March 2015

Arts & Letters

California dreaming

By Luke Davies

Paul Thomas Anderson’s ‘Inherent Vice’

Thomas Pynchon is the granddaddy of a realm of American letters wherein state and corporate power are largely interchangeable and the world functions as a carnival of paranoia. In Inherent Vice, his seventh novel, published in 2009, he tried out something new: a rollicking, gentle humour tinges the paranoia with something resembling nostalgia.

Doc Sportello is a bumbling detective, not so much “on the trail” as trying to find one, in a tangle of interconnected plot strands about missing property developers, corruption in high places, international drug rings, infidelities, kidnappings, deceptions and betrayals. Sorting through this world would be complex enough even without the copious amounts of weed Doc smokes. One imagines Pynchon would be pleased with the Amazon reviewer who wrote, “Hopefully I will go back and finish at another time. It is all over the place and I feel like I’m stoned trying to read it LOL.”

Paul Thomas Anderson’s adaptation (in national release 12 March), his seventh feature, feels like a reasonably faithful reworking of the source material. We’re still in early-’70s Los Angeles, we’re still bouncing around in a shaggy-dog tale with a plot that may or may not bear up to close scrutiny, and we still experience the supposed innocence of a long-ago era coming up against an apparatus of power that is malign, if at times broadly drawn and comically hokey. It is a distinctly literary film, and quite delightfully wordy. There’s a voice-over, slabs of which are taken directly from the novel; the trick seems to be to let them wash over you, rather than parse them.

Joaquin Phoenix plays Doc as a gumshoe always one step behind reality, and the present, and coherent thought. (Gumshoe might not be the right word, since Doc is mostly barefoot or in sandals.) It’s a warm, funny portrayal: Phoenix, a troubled sociopath as Freddie Quell in Anderson’s most recent film, The Master (2012), here plays Doc with vulnerability and goodwill, and the character is deeply likeable, for all his infuriating ineptness. He means well, and he means to be a good detective. In fact, he’s the world’s worst PI, scribbling incoherent and irrelevant phrases in shaky handwriting in his notebook, walking into traps, and happily being led up garden paths.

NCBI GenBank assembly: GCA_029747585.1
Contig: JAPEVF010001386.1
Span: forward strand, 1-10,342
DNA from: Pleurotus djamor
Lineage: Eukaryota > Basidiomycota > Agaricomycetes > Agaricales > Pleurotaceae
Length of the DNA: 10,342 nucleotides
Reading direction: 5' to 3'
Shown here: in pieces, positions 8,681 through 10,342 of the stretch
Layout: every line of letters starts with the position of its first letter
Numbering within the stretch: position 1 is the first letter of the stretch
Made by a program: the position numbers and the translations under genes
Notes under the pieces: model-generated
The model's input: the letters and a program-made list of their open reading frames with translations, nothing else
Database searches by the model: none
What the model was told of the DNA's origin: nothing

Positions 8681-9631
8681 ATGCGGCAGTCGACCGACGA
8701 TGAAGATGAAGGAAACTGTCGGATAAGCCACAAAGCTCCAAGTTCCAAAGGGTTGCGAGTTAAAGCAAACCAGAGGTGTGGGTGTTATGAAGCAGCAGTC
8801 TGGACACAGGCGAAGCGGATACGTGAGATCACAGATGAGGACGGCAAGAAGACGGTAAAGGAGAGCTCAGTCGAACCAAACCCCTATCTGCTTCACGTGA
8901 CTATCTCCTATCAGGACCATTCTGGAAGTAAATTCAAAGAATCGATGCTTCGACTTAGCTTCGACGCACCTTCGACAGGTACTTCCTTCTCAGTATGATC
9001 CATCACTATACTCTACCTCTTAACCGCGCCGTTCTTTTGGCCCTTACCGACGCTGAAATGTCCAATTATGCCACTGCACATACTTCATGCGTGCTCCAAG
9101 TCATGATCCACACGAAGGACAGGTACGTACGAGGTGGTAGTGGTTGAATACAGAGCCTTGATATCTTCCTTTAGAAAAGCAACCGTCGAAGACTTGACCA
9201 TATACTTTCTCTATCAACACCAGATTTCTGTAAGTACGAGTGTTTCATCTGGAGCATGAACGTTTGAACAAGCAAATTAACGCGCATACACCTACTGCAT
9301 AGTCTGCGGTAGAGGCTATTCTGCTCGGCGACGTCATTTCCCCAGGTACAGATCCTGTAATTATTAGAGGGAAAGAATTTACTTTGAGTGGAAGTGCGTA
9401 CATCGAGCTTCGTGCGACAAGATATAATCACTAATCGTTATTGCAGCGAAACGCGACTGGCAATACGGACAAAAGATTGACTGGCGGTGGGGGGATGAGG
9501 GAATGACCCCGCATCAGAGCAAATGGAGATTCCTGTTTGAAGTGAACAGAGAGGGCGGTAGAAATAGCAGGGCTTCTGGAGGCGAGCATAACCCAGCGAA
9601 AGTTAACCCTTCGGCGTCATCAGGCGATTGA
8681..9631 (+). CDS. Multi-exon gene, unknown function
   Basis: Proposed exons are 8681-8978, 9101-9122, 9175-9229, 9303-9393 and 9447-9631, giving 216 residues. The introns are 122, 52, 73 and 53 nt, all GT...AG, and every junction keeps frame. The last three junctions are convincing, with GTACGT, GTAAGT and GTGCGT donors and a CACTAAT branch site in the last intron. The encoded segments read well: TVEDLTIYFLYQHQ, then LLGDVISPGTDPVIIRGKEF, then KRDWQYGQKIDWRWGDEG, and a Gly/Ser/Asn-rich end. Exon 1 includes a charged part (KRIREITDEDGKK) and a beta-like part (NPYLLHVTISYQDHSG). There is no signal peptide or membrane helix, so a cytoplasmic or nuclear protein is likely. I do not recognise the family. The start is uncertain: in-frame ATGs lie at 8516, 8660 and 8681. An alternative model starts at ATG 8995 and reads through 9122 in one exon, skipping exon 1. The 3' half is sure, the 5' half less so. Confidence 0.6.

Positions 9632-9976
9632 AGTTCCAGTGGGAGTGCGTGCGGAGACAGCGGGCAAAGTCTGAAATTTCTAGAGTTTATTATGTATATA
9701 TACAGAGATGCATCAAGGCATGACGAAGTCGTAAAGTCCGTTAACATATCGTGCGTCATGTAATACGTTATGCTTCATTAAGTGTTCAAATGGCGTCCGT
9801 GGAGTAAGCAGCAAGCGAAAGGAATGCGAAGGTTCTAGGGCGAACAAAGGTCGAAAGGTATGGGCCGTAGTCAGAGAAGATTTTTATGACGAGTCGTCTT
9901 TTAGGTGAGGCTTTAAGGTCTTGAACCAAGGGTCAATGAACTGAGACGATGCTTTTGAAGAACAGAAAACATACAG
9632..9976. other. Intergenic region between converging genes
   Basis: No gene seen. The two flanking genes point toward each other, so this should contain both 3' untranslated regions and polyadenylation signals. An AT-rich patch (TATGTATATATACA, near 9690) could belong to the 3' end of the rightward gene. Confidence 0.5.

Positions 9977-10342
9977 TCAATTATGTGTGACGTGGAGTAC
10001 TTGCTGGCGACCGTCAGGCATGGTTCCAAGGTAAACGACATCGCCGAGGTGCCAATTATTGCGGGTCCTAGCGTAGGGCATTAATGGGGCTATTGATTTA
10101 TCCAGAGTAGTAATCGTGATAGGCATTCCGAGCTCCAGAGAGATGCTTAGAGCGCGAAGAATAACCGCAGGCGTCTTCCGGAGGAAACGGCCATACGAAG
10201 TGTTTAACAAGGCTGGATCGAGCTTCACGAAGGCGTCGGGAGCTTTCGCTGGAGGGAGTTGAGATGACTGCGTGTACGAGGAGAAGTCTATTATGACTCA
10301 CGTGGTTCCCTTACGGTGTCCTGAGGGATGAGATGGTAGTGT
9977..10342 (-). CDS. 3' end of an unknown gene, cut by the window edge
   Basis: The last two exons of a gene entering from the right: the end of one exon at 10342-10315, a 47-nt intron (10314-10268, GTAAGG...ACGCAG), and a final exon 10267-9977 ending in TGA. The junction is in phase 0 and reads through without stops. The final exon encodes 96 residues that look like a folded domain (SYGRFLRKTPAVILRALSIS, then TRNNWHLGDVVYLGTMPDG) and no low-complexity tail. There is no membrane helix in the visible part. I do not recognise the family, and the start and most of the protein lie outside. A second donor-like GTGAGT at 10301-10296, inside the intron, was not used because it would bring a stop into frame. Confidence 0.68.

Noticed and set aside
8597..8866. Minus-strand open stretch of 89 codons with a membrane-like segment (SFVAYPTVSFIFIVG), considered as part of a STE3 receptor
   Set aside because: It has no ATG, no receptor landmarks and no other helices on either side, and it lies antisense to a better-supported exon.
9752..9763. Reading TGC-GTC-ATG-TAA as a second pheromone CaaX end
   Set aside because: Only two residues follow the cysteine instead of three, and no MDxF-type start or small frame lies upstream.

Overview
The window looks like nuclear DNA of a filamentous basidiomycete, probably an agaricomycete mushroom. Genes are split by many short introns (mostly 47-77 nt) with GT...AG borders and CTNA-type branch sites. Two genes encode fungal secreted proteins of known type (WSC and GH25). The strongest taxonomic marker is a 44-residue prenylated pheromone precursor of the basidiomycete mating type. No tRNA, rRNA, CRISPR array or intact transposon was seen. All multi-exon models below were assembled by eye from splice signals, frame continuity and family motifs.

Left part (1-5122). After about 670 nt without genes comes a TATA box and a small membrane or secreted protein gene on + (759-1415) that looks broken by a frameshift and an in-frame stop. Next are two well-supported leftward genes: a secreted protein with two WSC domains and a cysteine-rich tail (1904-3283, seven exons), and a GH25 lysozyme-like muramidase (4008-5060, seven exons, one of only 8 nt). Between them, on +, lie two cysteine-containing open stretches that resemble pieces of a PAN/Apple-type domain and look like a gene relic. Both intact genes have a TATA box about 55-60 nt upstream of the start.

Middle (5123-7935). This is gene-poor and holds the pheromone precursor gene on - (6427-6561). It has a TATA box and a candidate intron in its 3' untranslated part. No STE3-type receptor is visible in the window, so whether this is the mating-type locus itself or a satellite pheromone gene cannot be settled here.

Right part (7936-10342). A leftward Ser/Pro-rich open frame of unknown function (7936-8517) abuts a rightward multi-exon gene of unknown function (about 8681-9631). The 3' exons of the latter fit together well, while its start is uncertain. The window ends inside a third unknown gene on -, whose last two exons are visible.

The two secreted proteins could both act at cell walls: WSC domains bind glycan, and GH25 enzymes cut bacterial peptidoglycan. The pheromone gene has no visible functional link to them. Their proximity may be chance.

Imagine Doc as Columbo, the detective Peter Falk played in the eponymous TV show, if Columbo smoked so much pot that he simply couldn’t make sense of all the clues he gathered. With Doc, we know we’ll never get that denouement Columbo always delivered, where all the plot intricacies are laid out for us and order is restored. Life, rather, is a fog, and whether you experience it as pleasant or not, bearable or not, will depend on your capacity to enjoy it as a hallucination.

That said, there is a plot, and it certainly goes somewhere. It’s just that much of the pleasure in the film lies in the texture, tone and setting: magic realism in a mythic ’70s California. Anderson is not just a good filmmaker but an actual artist. Every frame appears deeply thought through, and every scene feels electric, playing as a marvel of dramatic possibility. Doc’s psyche may be a fog, but the film itself has a precision and a deftness that make it a joy to inhabit.

There are obvious reference points and affectionate allusions: Robert Altman’s rambling take on Raymond Chandler’s The Long Goodbye (1973), in which Elliott Gould carries the torch of befuddlement, and the Coen brothers’ The Big Lebowski (1998), in which Jeff Bridges wanders confused through the hilarious proceedings. Perhaps the most obvious is Roman Polanski’s Chinatown (1974), which so overtly portrays Los Angeles as an amoral vortex of greed, treachery and opportunism. The difference might be that, morally speaking, no one comes out of Chinatown alive, whereas we feel that Doc, beyond Inherent Vice, will remain on speaking terms with decency and kindness.